Re: Black market baby powder - Banks? (2)

databeast (19718) | about 4 months ago | (#47156155)

speaking from experience, it comes down to this. the people with a critical eye to all this stuff (like me) don't have access to the big picture. I can only speak to the stuff I've worked on personally, and it doesn't add to what people are telling us.

Conversely, the people who *do* have access to the bigger picture stuff, have no vested interest in giving us the unfiltered truth (or any truth at all), so although they're in a position to know that's actually happening a little more clearly, we have no reason to believe that they're telling us anywhere near the truth of the matter

(remember, Mandiant told us the Chinese Sky Is Falling for *years* before they finally decided to 'show their work' with the APT1 document, until that point, their whole proof was "Trust us, we see more than you do". The government wonks take the same approach.)

Re: Black market baby powder - Banks? (1)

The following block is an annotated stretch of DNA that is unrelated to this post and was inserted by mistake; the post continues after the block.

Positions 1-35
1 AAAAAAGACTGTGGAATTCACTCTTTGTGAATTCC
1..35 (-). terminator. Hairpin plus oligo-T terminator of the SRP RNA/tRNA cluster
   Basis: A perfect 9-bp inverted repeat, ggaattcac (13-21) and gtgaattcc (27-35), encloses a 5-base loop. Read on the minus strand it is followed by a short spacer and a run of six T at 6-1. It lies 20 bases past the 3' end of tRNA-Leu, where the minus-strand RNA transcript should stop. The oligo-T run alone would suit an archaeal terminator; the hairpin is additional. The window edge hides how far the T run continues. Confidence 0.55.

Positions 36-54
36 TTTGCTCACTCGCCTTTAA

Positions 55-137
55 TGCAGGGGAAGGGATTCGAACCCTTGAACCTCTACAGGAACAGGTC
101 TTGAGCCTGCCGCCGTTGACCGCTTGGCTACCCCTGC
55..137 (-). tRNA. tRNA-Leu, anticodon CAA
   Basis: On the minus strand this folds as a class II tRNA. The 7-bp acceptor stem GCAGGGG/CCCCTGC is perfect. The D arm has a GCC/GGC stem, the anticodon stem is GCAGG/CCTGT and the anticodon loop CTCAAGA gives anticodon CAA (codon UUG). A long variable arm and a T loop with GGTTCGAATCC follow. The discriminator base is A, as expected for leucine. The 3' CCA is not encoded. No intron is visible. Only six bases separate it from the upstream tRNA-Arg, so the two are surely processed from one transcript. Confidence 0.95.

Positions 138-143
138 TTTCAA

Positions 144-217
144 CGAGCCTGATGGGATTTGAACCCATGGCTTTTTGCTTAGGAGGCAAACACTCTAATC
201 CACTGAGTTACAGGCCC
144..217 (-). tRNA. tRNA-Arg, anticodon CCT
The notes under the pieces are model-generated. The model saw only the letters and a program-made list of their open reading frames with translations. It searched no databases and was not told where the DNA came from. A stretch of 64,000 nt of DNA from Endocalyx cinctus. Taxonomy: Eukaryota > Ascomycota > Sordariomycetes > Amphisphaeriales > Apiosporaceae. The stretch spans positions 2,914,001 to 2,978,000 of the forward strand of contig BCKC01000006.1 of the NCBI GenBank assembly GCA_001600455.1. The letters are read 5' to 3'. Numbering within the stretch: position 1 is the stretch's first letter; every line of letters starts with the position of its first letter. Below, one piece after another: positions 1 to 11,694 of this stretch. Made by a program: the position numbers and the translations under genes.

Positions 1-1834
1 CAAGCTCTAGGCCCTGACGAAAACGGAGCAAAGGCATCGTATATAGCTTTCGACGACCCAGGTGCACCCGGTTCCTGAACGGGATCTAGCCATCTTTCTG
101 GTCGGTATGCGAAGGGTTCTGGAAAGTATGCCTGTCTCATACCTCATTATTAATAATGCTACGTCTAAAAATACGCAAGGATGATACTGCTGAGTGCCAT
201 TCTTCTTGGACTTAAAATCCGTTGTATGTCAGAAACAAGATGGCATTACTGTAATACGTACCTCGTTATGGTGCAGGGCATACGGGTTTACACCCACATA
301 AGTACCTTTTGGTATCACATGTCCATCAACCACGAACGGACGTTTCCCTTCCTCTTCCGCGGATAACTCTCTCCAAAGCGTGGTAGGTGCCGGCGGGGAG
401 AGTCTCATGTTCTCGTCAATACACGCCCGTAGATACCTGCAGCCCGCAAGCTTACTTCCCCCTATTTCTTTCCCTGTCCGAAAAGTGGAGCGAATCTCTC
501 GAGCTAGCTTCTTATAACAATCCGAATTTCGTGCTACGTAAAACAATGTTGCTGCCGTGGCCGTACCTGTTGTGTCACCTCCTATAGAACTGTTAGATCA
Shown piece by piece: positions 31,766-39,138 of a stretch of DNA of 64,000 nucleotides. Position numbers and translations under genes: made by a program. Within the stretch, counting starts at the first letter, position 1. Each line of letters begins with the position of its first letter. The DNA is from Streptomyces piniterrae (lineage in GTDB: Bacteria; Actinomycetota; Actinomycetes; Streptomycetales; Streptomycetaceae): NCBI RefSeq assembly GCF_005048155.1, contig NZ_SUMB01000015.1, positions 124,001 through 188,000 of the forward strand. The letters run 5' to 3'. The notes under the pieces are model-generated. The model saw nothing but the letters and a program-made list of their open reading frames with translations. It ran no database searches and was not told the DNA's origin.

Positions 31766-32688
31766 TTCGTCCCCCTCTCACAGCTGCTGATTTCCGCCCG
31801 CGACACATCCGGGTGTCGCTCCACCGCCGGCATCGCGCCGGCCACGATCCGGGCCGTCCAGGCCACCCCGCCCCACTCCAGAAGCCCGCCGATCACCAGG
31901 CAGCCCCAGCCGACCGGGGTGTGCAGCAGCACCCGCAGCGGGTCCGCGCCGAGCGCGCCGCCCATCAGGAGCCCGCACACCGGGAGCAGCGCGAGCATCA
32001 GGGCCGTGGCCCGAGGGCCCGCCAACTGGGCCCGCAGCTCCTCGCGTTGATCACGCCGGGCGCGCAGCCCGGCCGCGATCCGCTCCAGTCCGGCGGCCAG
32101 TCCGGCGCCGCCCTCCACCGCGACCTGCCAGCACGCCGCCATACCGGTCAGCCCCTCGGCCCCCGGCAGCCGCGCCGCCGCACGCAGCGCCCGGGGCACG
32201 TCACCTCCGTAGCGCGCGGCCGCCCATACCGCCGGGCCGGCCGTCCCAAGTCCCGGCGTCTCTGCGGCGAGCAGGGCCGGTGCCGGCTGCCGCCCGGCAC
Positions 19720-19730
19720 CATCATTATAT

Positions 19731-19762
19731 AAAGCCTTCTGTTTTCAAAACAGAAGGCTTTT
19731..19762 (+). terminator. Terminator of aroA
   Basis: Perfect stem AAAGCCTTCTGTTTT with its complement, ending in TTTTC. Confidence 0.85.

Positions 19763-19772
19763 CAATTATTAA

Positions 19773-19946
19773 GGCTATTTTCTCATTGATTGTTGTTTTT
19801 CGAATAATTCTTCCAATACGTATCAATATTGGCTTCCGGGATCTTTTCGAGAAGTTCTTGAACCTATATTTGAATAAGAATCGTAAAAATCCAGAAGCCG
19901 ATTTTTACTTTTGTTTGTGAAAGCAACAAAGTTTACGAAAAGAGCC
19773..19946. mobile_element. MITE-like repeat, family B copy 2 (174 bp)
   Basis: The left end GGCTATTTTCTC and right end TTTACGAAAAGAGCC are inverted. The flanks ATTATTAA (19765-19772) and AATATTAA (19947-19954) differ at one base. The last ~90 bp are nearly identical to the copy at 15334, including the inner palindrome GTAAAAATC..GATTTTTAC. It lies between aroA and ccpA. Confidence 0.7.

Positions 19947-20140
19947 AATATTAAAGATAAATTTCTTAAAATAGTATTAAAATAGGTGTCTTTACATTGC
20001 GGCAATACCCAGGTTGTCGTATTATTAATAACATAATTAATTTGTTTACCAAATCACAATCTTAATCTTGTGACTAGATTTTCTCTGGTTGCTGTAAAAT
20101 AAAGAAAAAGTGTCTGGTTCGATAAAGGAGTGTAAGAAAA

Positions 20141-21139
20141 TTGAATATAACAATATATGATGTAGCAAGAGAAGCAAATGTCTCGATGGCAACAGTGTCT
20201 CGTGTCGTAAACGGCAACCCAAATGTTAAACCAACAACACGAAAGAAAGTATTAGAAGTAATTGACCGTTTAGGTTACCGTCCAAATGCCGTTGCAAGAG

Fire_Wraith (1460385) | about 4 months ago | (#47156583)

Yes, it's pretty unfortunate. I hope that they'll come to realize that they need more than conjecture. That goes for anyone, be it Mandiant, the US or other governments, etc. I'd much rather this be about real data, not just opinions and innuendo. There's certainly a lot of bad traffic that comes from China, but the same is true of other countries. Show us why, don't just tell us, it is (or isn't) government sponsored, and why that's important so I can make the right security recommendations to protect the networks I'm responsible for.

Re: Black market baby powder - Banks? (1)

Lost Race (681080) | about 4 months ago | (#47160315)

Conversely, the people who *do* have access to the bigger picture stuff, have no vested interest in giving us the unfiltered truth (or any truth at all),

Of course not. If we knew everything they know, then they wouldn't be special any more.

Exposes All The Lies (0)

Anonymous Coward | about 4 months ago | (#47158739)

This presentation does readers the service of showing, very clearly, how boldly we're being lied to by supposedly 'credible' .gov/.mil types.